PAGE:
Save the Earth -- Later

by Randy Cassingham

The hospitality industry is incredibly wasteful of natural resources. According to the ecology in hospitality web site ECOnomically Sound, the "average hotel (150 guestrooms) uses as many resources in one week as 100 families do in one year."

Some hotels really try to be more "green". Some say they're green but aren't, and it seems to me hypocrisy about being good is far worse than just not being good.

It's almost unfair to single out a single hotel on this one, since I've seen it so many places, but the Fiesta Inn Resort really takes the cake: this Tempe, Arizona, (read: crowded dry desert) hotel didn't buy "promise cards" from some hotel supply catalog, but instead, they printed their own card:

photo of the save the earth hotel card
Here's what the card says, complete with bold red text to really drive their hypocrisy (er... Earth-saving message) home:


We are doing our part to preserve the beautiful desert environment and invite you to help us conserve water by using your towels more than once. Doing so will also reduce the amount of detergent waste that is recycled in our community.

Please hang your towels up if you wish to participate in this water conservation program... if you choose not to participate, simply leave your towels on the floor.

No problem: I don't wash my towels at home after using them just once, so why ask hotels do it? I'm happy to try to reduce my impact on the desert by doing my part to save water, so I carefully hung my towels up and went out to my meeting.

When I got back to my room that afternoon, sure enough: the maid had taken my towels down and replaced them with freshly laundered ones. That's "doing their part"?!

And it wasn't just me: the next day, back at the conference, I asked several others if it happened to them, too. Yep: they hung up their towels, but they were replaced anyway.

Such daily laundering does use huge amounts of water and cleaning chemicals, uses significant electricity for washing and drying, and generates a lot of waste. And it adds a lot of extra wear and tear to the towels, meaning they have to be replaced sooner. And it slows down the housekeeper. A towel and sheet reuse program saves about $1.50 per day per room for hotels; at the Fiesta Inn Resort, which has 270 rooms, that translates to nearly $150,000 per year in wasted money, let alone wasted water that people around here need to drink. Let alone wasted electricity, and the pollution that's pumped into the air generating it.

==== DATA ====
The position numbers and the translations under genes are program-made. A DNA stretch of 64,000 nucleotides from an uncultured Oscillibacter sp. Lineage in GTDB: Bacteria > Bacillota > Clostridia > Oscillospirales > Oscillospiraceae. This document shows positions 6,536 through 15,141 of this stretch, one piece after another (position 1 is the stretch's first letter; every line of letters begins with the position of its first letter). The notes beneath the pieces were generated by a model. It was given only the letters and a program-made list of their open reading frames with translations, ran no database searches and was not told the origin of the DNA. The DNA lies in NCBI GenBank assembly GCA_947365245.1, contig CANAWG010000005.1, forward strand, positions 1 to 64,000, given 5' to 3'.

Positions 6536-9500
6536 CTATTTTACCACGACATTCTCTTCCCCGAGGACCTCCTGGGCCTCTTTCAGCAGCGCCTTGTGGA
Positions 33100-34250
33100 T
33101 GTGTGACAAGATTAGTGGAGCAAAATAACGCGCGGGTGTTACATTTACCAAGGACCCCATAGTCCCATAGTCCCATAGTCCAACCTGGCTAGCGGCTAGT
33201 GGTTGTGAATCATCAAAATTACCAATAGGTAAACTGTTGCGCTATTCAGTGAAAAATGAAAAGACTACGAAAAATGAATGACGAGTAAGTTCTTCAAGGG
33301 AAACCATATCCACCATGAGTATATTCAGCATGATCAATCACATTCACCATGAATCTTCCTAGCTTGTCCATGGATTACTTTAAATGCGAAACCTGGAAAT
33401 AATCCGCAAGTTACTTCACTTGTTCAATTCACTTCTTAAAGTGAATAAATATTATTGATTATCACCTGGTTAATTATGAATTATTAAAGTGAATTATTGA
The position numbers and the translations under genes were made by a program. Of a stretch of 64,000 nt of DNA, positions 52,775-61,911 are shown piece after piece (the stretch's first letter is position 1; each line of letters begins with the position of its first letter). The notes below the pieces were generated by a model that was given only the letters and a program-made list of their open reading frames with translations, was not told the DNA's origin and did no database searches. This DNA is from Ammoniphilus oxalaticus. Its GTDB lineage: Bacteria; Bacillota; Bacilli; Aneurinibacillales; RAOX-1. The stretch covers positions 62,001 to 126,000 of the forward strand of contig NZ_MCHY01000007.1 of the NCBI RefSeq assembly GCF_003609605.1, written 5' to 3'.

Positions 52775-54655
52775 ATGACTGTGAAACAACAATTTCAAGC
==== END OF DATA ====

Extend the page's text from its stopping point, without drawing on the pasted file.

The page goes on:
That is an awful lot of needless waste. But here they are trumpeting in Big Red Type how ecological they are while they're not actually doing it. Shame on them for the ridiculous waste. But double shame on them for patting themselves on the back while doing it.


Randy Cassingham is the publisher of This is True, the curator of the popular joke site, Jumbo Joke, and is the founder of Cranky Customer.

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I have some friends who owned a large B&B in Torquay for a while. They had those signs - and did it. I think B&Bs are far better than hotels about those kind of things, though, as it's a much smaller group of people running them. Nicer places to stay, as well.

In response to the comment by Justin, I think that the only way of effectively adhering to a green program and compensating a hotel maid for it is for the guest to make that decision... they can leave a tip for the maid or they can fill out a comment card to leave with the manager. If a hotel has a policy where the maids are paid more for conserving water, I am pretty sure that you will end up with high instances of maids that will hang up towels that were left on the floor and/or excessively dirty in order to boost their paycheck. If keeping the guest happy by following the policy and the guest's wishes is the only way to get that paycheck boost, they will follow the policy.

Regarding the comments about maids that do not speak English and the various cards the hotels have (do not disturb, green policies, etc.) these people work for the hotel: the cards are the same in every single room. It shouldn't take months of study or foreign language cards in each room for the maid to know what the cards mean. If I got a job in Japan working for a hotel, I'm sure that I could identify a do not disturb or green policy card written in Kanji on my first day, after having my manager explain them to me once. These cards often also have pictures on them, depending on the hotel. I don't think you need to learn a foreign language to read pictures.

I recently stayed at a Ritz Carlton and the card wasn't even there! Luckily they do have GREAT customer service, and I speak spanish, so I was able to tell the maid to only change the towels that were on the floor and to leave the sheets alone. They did that! I guess because it is so luxury, guests might think it's cheap - but if you have $, you can presume (sometimes correctly) that you have intelligence and realize that the hotel is caring for the environment, not trying to save a few bucks when EVERYTHING else there is so expensive.

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